The sport of breakdancing will be called breaking at the Olympics. Find out more about the history of this sport, who will be the judges, and the rules of the sport. You’ll also learn about how to get started in the sport. And there’s a chance you’ll even get a chance to compete!
Breakdancing will be called breaking at the Olympics
It looks like the sport of breakdancing is about to make a big step forward. It has finally been approved for the Olympics, joining other sports like surfing and skateboarding. And it will be part of the Games in Tokyo in 2021. Breakdancing has long been popular as a spectator sport, and breakers have been lobbying for the inclusion of competitive breakdancing in the Olympics. They cited the high entertainment value of the sport as one of the reasons.
Breakdancing’s inclusion in the Olympics would mean a big step for the breaking world and the dance industry as a whole. If the competition is well executed, the sport could reach new heights in attention and praise. However, there is no guarantee that the event will be a success. The IOC will have to pick a winner for a subjective art form.
Origin of the sport
Breakdancing at the Olympics is not a new idea. Its origin dates back to the early 1980s. It was popularized by an early rap reality show on Chinese television, which exploded the breakdancing scene. Now, there are 10 million people involved in the “street dance” culture in China.
Breaking is a fast and energetic street dance that originated in the Bronx. It has an inherently competitive atmosphere, and it is often compared to gymnastics. Its popularity grew exponentially in the hip hop community, and international dance competitions were held in the 1990s.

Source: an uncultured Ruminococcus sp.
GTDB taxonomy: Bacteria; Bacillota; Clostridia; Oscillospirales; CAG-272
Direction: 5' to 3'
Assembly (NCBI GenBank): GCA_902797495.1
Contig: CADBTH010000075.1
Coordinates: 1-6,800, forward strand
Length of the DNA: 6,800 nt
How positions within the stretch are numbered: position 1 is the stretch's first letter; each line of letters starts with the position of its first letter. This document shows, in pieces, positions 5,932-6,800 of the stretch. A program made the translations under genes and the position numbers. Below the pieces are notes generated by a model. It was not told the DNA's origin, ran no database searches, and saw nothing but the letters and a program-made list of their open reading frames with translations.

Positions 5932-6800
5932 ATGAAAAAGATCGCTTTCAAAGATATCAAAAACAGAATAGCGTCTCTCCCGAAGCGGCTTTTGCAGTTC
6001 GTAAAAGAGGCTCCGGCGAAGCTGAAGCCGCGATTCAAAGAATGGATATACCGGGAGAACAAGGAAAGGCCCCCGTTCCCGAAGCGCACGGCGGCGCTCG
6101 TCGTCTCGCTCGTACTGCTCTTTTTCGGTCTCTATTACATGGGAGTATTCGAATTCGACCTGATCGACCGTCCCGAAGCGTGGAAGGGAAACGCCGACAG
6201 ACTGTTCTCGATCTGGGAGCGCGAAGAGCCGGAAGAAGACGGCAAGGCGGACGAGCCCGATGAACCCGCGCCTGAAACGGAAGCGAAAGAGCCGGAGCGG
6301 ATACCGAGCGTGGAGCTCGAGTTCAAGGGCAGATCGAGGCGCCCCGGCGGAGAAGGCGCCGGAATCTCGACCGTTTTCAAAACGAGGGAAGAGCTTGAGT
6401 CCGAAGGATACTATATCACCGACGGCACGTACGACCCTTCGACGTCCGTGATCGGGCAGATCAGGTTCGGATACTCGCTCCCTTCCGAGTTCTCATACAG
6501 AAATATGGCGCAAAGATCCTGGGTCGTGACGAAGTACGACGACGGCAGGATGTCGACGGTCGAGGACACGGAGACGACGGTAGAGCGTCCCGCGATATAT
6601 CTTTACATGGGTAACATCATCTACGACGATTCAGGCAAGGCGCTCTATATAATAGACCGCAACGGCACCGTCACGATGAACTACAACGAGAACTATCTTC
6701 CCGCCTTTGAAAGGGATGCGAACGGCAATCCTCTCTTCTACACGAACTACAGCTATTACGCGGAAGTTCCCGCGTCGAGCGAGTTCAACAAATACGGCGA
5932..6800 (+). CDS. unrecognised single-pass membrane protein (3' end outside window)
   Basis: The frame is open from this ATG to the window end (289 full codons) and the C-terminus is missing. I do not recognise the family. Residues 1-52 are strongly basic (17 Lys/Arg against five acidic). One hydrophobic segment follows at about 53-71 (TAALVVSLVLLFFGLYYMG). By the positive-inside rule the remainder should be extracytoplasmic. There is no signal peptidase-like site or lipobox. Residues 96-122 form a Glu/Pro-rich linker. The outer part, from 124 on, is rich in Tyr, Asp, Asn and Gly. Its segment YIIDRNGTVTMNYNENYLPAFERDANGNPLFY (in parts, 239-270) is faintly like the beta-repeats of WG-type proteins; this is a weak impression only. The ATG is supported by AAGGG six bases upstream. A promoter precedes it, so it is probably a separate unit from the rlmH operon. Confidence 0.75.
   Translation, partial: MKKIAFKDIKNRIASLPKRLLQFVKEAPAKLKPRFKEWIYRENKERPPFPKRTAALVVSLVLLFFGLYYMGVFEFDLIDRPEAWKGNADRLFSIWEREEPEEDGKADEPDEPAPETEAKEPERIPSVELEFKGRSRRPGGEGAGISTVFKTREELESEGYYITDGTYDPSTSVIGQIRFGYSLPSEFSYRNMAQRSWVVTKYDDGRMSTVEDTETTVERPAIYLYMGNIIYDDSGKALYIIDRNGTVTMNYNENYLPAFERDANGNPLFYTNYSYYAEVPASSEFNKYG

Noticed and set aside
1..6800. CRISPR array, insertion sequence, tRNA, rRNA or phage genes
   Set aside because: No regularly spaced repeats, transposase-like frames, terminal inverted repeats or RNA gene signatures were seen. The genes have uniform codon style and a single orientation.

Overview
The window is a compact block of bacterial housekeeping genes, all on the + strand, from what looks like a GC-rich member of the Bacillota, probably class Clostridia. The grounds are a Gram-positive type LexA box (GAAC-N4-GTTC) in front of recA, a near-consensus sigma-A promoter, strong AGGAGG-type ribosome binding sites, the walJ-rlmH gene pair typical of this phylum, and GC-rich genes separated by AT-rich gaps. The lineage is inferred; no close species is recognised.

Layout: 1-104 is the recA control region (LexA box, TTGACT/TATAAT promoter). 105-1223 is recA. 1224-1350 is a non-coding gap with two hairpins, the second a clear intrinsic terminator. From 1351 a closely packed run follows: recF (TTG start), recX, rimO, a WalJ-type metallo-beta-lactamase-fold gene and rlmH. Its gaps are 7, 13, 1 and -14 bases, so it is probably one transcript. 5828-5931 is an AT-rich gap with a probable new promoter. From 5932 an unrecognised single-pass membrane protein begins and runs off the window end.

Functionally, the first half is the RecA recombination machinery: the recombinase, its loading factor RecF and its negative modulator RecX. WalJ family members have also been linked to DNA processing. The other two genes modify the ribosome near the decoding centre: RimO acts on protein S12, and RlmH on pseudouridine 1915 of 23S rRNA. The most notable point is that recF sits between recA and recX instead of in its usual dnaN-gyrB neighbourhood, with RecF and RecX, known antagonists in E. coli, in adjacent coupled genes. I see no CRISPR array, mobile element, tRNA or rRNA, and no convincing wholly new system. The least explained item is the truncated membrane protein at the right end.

Judges for the sport
Breakdancing has recently entered the Olympics for the first time in history. While it shares some moves with gymnastics, the two are very different. Breaking is a lot more physical than gymnastics, and the introduction of breaking to the Olympics will require a lot of work. The judges will have to look at the combination of power moves and originality, as well as the footwork and freezes that make a breakdance move so unique and exciting.
There are two main levels of judges in breakdancing. There are ISU-qualified judges and those from other countries. The ISU-qualified judges can judge GP Finals, ISU Championships, World Team Trophy and Olympic Qualification Events. In order to be eligible to judge the GP Final, judges must have at least two years of experience as a judge, and two years of service as an ISU-qualified judge.
Rules of the sport
Introducing breakdancing to the Olympics is a bold move that may push the boundaries of the sport and expand its image. The inclusion of breakdancing in the Olympic games was largely motivated by its growing popularity among young people. Perhaps it will set a precedent for other dance forms to be included in future games.
Breakdancing began in the streets and has evolved into a sport with specific rules. These include the top rock, the down rock and the freeze. The top rock is the dance performed while standing, while the down rock is performed while sitting.
Impact of inclusion in the Olympics
Breakdancing is a growing sport in France, and it’s now being considered for inclusion in the 2024 Olympics. The World DanceSport Federation has said it’ll be an “outstanding success” in Paris. The IOC wants to include more sports that appeal to younger audiences. Breakdancing isn’t the first sport to receive an Olympic bid, but it is the first sport in the past two decades to be considered.
While breakdancing has a long history in hip-hop culture, its inclusion in the Olympics represents a new platform for young athletes. However, it has caused some controversy and concerns among older breakers.